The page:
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A law passed in 2011 takes effect this school year and it's changing the way Oregon students will be graded from here on out. The law requires districts to measure students' performance based on state standards and to assign grades based on whether students are meeting, exceeding or falling short of those standards. The law says that grades must clearly distinguish between academic proficiency and behavior. The law does not specifically define "behavior." Many districts are interpreting it to include things like attendance, class participation and whether or not students turn in their homework on time. For districts like Forest Grove, this lines up with the way they've been grading students for years. But for other districts, such as Reynolds, it feels like a huge cultural shift.
Detective Matt Smith investigates elder abuse cases. He says he's flooded with cases right now and doesn't anticipate the pace letting up anytime soon. Many abusers, he says, are not who you might expect. In one of his cases, a former school board member became a caregiver to a family friend and then drained the senior's savings on vacations, gambling and pornography. Shawn Michael Vilhauer was ultimately sentenced to five years probation and to pay restitution to the family — but not in time to help Gary Murray, who died alone in a care facility. Many of the cases Smith sees involve financial abuse. He estimates about half the time, the victim dies before the abuser is convicted. Smith says he applauds recent changes in state law to strengthen the hand of law enforcement, including the bill that passed this week to expand mandatory reporting of elder abuse.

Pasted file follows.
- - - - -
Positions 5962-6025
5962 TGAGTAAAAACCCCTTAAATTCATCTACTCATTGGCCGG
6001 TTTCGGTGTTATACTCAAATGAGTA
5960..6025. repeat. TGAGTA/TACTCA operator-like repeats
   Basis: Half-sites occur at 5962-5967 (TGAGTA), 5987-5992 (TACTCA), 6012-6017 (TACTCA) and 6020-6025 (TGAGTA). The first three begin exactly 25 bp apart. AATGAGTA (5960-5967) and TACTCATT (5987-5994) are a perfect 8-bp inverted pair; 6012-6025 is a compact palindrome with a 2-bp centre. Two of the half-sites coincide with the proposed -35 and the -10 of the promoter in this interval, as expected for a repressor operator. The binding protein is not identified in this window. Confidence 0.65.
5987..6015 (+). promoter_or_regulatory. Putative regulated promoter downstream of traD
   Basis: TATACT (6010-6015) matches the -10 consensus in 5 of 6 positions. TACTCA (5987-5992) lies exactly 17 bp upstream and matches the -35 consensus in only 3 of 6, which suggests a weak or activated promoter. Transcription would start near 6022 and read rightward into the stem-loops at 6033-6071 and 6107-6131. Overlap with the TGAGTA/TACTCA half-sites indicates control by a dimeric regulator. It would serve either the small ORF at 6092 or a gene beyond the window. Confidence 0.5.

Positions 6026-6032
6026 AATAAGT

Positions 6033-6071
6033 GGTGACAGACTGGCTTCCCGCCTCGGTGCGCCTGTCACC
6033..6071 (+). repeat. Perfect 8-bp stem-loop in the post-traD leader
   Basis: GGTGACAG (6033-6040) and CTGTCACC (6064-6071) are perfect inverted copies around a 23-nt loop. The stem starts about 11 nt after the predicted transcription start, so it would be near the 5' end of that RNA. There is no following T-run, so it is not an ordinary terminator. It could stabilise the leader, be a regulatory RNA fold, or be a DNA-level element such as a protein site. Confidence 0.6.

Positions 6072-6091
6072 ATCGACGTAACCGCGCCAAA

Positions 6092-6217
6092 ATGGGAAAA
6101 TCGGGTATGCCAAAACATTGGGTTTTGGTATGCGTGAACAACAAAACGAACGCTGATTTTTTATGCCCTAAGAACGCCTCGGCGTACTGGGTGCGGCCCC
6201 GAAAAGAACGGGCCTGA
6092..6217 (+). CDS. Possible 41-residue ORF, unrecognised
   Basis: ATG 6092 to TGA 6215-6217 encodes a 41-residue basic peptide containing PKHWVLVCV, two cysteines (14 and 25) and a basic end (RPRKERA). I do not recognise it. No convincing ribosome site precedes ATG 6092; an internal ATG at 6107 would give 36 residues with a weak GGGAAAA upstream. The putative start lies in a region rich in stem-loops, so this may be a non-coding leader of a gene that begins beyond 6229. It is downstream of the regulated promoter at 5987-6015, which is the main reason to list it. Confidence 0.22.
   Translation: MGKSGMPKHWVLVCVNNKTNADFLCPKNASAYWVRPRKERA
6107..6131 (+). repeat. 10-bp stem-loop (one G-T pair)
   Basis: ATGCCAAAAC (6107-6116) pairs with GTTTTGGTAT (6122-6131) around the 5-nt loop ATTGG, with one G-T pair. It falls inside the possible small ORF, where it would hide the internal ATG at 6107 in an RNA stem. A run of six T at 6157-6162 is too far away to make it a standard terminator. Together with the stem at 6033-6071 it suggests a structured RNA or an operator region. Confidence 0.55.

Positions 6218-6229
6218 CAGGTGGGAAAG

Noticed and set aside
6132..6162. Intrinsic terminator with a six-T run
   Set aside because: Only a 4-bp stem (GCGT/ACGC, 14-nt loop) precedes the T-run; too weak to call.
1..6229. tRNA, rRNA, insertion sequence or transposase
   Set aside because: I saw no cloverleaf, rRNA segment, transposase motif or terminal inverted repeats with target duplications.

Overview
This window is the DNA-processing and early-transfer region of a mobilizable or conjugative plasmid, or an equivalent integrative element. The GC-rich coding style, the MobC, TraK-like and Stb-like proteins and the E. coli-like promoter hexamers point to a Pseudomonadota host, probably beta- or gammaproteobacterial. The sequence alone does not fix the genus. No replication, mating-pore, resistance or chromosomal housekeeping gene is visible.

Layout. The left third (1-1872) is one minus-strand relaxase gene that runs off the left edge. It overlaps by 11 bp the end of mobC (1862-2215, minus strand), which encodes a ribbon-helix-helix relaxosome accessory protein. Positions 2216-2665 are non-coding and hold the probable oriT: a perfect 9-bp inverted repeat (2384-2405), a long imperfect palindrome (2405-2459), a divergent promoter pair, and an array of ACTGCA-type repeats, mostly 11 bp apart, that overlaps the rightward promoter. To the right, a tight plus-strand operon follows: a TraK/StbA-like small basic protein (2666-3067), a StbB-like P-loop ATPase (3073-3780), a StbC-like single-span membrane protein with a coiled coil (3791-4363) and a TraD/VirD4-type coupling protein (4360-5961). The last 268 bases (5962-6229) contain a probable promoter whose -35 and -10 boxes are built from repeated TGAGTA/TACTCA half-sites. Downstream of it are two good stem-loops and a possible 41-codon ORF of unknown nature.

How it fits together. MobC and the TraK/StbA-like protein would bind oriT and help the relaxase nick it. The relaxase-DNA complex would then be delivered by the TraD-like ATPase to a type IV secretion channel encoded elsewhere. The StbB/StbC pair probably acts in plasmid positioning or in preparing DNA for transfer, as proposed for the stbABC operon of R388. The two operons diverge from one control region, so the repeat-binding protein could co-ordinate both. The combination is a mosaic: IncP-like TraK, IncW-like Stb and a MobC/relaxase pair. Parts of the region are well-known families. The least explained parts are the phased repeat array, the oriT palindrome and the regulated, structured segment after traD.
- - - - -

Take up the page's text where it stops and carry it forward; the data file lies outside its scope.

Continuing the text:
Off-road — or off-highway (OHV) — vehicles zip through the state's national forests as drivers enjoy the speed and the beauty of their surroundings. However, that excitement might be limited if Mt. Hood's newly released travel plan (pdf) sets any kind of standard. It specifies 146 miles of roads and trails in the Mt. Hood National Forest for use by vehicles like ATVs and dirt bikes. Environmental groups such as Bark and Oregon Wild applaud the decision. They are pleased this will force vehicles to stay in designated areas. And will give law enforcement the ability to chase them down if they don't. Lori Ann Burd, from Bark, told OPB reporter Rob Manning:
It's going to allow them to begin to get a grip on some of the out-of-control OHV use. Managing OHVs on Mount Hood has been a nightmare for the forest's already stretched-thin law enforcement team.People who enjoy the sport are less pleased. Marvin Ohlde from the Central Oregon Motorcycle and ATV Club told me he thinks the plan simply doesn't allow enough trail for ATVs in the forest.
What's the best way to manage — and to assess the value of — a state forest? That's a question currently under consideration in the legislature. House Bill 3072 would allow the state to change the way it defines the "greatest permanent value" for forest lands by emphasizing the economic value of logging in the forest rather than balancing timber with ecological and recreational benefits. Tillamook and Clatsop County commissioners (who sit on the largest pockets of state forest land) see an increased emphasis on logging as a way to bring more revenue to counties that were cash-strapped before the current global recession. The Oregonian editorial board (and plenty of environmental groups) see the current legislative proposal as the end of a balanced approach to forest management.